We know. It’s hot. It’s summer in Oklahoma. Cool down by sampling cocktails that local bars and restaurants have concocted just for you. Find a nice, air conditioned space or a shaded patio and while away the hours drinking the flavors of summer. You might decide it’s not that bad after all.
— by Devon Green, photos by Mark Hancock, Shannon Cornman and Lauren Hamilton
There are a wealth of new local eateries cropping up in the metro and even more coming. If they’re not on your radar, they should be. From the comfy atmosphere at The Barrel on Western Avenue to the laid-back vibe at the Plaza District’s coffee shop, you might find a new regular hangout.
— by Devon Green, photos by Mark Hancock and Shannon Cornman
Kaiser's American Bistro
1039 N. Walker
What works: juicy burgers, tasty soups
What doesn’t work: The au jus on the french dip is kind of “au no.”
Tips: Milkshakes make every meal better.
Things change. People change. And sometimes, most devastatingly, menus change.
Please, have a sit. Kaiser’s American Bistro is dropping its green chili cheeseburger. I know, I know. Just let the tears flow.
Originally called the Hasta Infierno burger, the green chili cheeseburger ($8) is a magical mix of beef, chorizo sausage and jalapeños, topped with green chilies and cheese. It has a kick and will be missed.
(But it’s not gone yet, so go get one and make some really overt yummy noises. Maybe Kaiser’s will keep it ... although the patty melt it’s being replaced with sounds pretty good, too.)
Shaun Fiaccone describes Kaiser’s as “stick-to-your-ribs home cooking,”
but I think of it as diner food made better. Yes, the eatery has
burgers and soups and salads, but they’re made really, really well.
Case in point: The Pollo Diablo ($8) is a chicken sandwich. Usually I hate chicken sandwiches. They’re boring. They’re bland. The texture is all wrong. Not this time. Here you’ve got roasted chipotle chicken, pulled and chopped, mixed with poblano peppers and topped with provolone cheese. Wrapped in Prairie Thunder focaccia, it’s texturally and flavorfully exciting.
All sandwiches come with a side. I preferred the mac and cheese and kettle chips to the pasta salad and french fries, but your taste buds might prefer another combination.
If you need something with a little less heat, but just as much flavor, the smoked salmon burger ($9) might be swimming against the stream and into your alley. The salmon flavor is mild, complemented by melting feta cheese and a caper aioli. Squeeze on a little lemon while you’re at it. You’re welcome.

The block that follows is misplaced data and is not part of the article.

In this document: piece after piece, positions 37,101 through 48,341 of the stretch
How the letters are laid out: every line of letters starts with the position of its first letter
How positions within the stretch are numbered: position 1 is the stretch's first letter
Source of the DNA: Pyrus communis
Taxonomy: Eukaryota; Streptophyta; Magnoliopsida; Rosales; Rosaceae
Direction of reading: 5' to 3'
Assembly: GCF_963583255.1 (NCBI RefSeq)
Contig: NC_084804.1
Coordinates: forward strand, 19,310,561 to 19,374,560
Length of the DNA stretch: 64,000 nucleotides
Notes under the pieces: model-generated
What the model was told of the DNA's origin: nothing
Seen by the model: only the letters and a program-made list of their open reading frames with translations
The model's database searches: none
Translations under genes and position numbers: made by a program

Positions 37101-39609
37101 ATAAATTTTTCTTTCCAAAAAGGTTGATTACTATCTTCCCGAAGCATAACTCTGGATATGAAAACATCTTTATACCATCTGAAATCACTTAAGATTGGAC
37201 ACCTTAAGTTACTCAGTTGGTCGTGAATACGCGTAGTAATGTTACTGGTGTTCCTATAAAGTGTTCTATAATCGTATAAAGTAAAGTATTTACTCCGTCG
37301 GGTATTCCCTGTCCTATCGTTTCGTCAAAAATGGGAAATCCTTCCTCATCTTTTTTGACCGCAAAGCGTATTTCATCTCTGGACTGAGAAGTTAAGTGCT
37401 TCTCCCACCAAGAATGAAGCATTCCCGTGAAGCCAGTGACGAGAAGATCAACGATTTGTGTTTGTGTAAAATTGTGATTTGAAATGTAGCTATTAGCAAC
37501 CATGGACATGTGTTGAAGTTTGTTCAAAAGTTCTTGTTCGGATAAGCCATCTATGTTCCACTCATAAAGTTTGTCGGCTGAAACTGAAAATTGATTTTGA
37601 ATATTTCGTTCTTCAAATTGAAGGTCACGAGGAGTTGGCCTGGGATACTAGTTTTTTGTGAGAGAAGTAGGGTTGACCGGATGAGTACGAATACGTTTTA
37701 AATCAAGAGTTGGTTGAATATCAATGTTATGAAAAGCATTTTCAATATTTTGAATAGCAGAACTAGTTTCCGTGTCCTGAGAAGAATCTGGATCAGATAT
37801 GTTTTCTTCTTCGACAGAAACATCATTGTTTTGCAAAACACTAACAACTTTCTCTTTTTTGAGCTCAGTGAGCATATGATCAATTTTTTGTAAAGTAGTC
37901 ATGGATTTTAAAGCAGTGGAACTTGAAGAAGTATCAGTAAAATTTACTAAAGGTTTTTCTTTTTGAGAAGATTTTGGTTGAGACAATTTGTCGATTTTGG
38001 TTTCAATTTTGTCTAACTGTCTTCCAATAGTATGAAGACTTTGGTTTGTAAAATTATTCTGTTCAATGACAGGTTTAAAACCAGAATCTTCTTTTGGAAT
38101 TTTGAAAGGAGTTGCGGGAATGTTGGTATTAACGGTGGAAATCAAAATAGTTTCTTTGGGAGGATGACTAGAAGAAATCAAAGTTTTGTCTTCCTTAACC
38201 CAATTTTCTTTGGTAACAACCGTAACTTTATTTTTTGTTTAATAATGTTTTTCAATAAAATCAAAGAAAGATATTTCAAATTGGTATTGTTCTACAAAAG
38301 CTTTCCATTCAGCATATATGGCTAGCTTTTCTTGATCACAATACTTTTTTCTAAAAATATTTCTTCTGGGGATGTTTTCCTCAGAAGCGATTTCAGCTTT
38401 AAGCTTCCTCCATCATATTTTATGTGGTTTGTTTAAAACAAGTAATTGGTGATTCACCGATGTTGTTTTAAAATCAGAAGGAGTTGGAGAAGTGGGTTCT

And if you’d like to continue thanking me, might I recommend some soup?
The Grateful Bean ($3.50 a cup/$5 a bowl) is a ham and bean soup made with smokey ham hocks and lots of diced veggies. The broth takes on a creamy consistency as the beans break down a bit. I put in a little hot sauce, but you do what you like.
The chicken and dumplings ($3.50/$5) is even creamier, with doughy, slightly chewy dumplings and big pieces of chicken. Very satisfying, if you’re the type of person who gets that sort of thing from soup. (I am.)
We really can’t go on without talking ice cream. Yes, I scream, you scream, we all should get our hearing checked.
Seriously, guys. Enough with the screaming. I know you’re excited for ice cream, but there are better ways to show it. Maybe smile. Or offer to pay for your own.
Kaiser’s makes ice cream.
Shaun told me his favorite is salted caramel, so I tried it. He’s right: It’s pretty awesome. You can also get sundaes, ice cream sodas and Chocolate Nirvana ($7), which includes a fudge brownie, ice cream and whipped cream. It’s big and it’s good.
The menu at Kaiser’s will keep on changing, I’m sure. And we’ll lose some old friends — sniff, goodbye, green chili cheeseburger — and make some new ones. As long as the place keeps making dinerstyle food with high-end techniques, I’ll still be a fan.
Oklahoma Gazette’s restaurant review policy is to highlight the positive aspects, and include constructive criticism regarding food, ambience or service when appropriate.